(Monkeybrain Comics, 2014)
Story - Benjamin Bailey and Joey Esposito
Pencils and Inks - Boy “Boykoesh” Akkerman
Colors - Ed Ryzowski
Letters and Production – Adam O. Pruett
Captain Ultimate returns! After a break of several months, the mustachioed muscleman returns in a new adventure from Bailey and Esposito and Monkeybrain Comics.
This is a good introduction story, even though they’re five issues in to the run. It’s a one-shot, an inclusive story that begins and ends in one issue. This story is nice because of that. It’s a chance for new readers to jump on and get an idea of what Captain Ultimate is all about, then, once they see what a cool comic this is, they can go back and get the origin story and the introduction to the characters. But here we are, in issue 5…a new and I think completely original threat to the comic world…The English Language.
Ok. That’s a bit dramatic. This is no Frederic Wertham-style crucifixion of a genre. This is not a prose piece on texting and abbreviated language usage. (Though that is an issue.) This is the complete animation of a lettering system. Yes gentle readers; this is “Attack of the Alphabet”. (My title, not theirs. Theirs is the much more clever “Trapped in Alphabet Soup.”) It involves a show-and-tell gone awry. It’s the mishandling of another container of mystery comic ooze, the cause of so many powers and woes. Of course, Captain Ultimate shows up to save the day, bashing “W’s” (the letter not the president) and kicking “A’s”. (Also borrowed from the comic, credit where credit is due, that was a good one.)
This is a writer’s story, where the alphabet is the enemy. It’s a writer’s worst nightmare and his daily regime. Fight that alphabet and see what happens. Bailey describes the origin of the “sentient ninja alphabet” as his son Milo, but it holds true in a broader sense as well. What are we battling for as writers? As wordsmiths, does not the advent of the text message (txt msg?) make us cringe and heave a collective sigh of despair? Esposito and Bailey, and Milo as well, have the ultimate hero take this problem on, not with his fists, but as only the mustachioed mentalist could, with a test of whiskered wits. (No cats involved.)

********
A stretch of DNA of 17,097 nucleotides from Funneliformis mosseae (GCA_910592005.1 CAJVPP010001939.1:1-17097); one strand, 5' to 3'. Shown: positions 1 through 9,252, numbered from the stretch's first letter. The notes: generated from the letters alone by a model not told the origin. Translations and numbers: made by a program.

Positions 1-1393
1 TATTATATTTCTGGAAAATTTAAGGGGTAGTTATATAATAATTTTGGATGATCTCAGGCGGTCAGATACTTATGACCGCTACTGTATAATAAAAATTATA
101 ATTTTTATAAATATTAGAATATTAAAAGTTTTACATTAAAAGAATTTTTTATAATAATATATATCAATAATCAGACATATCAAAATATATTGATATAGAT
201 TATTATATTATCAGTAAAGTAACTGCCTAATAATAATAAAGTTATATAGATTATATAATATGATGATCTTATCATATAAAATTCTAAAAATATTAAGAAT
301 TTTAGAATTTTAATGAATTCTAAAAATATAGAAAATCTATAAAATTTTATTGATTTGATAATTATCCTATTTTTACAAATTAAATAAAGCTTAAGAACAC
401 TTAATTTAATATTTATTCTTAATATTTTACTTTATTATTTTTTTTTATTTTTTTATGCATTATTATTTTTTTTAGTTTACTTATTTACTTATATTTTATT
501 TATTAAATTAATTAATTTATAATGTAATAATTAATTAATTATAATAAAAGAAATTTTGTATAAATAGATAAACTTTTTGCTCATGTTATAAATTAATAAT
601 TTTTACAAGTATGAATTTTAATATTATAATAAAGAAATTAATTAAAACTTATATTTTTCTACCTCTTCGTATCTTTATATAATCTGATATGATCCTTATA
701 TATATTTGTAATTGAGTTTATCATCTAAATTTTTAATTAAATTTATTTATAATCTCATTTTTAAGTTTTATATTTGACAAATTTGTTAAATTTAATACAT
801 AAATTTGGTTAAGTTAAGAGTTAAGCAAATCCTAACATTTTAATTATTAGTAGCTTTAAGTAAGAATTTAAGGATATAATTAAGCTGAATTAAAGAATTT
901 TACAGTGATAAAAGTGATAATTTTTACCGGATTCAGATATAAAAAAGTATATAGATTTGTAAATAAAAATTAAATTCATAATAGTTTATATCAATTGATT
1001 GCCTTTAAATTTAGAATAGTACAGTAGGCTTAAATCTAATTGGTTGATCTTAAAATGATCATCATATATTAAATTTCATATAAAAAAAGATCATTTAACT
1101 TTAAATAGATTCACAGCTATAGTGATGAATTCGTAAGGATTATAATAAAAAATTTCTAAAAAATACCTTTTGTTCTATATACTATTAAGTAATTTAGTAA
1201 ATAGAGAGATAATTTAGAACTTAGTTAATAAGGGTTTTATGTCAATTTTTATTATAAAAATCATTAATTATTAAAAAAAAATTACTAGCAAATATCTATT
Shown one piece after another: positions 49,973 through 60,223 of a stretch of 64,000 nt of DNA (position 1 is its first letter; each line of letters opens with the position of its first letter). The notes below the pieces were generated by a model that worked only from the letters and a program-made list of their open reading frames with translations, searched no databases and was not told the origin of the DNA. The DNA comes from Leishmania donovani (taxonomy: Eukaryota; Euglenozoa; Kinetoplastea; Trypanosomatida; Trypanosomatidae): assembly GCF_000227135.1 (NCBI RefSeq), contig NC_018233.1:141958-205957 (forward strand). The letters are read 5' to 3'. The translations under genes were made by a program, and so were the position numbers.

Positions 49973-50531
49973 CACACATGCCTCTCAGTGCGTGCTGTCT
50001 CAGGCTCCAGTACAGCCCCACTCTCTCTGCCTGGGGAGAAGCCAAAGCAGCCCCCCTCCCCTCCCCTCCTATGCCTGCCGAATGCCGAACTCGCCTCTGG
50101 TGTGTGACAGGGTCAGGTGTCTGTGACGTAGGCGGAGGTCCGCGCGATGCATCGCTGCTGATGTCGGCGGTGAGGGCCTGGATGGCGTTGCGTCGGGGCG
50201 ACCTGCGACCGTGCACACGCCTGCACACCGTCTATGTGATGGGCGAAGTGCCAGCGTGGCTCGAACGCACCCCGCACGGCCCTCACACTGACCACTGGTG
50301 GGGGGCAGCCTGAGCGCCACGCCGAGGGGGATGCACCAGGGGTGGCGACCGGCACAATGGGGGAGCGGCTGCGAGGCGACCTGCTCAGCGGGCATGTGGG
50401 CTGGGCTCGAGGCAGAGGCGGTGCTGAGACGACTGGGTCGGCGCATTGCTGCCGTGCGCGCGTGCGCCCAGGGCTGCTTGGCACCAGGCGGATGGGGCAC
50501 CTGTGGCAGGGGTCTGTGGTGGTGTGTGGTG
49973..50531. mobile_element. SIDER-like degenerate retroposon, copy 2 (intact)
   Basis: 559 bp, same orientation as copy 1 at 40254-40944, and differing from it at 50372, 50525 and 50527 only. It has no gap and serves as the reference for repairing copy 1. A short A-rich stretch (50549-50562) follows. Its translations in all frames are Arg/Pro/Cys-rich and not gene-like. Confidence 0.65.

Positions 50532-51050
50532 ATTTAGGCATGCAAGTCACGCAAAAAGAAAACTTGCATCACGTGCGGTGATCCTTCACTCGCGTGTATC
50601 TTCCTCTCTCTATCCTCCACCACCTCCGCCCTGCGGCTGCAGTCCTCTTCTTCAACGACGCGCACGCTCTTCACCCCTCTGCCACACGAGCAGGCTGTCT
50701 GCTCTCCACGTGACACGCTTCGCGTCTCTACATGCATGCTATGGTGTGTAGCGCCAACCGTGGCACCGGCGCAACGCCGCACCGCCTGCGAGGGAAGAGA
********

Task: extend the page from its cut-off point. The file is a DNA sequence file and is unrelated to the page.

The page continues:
The art continues in excellence, perfect for the slightly silly and often whacky themes. Akkerman has drawn with perfect tone for these books, has framed them in a way that makes them read like a Saturday morning cartoon. (The good ones, from when we were kids, I don’t want to even comment on what’s out there now.) Even though it’s an original concept it makes for a nostalgic read and has me reaching for the sugary goodness of a bowl of Cocoa Puffs or Lucky Charms. Ed Ryzowski’s colors help reinforce that, bright and bold, almost louder than the sugar-buzz in my cereal-laden veins.
If you haven’t read Captain Ultimate yet, now is a good time to get in. It’s a good break from some of the heavier books out there, a way to decompress after a long day in the trenches with zombies and blood-hungry vampires, psychotic robots, alligators…oh…wait a minute, there may be a few robot alligators floating around the Captain Ultimate universe. Watch your step and mind any small pets.
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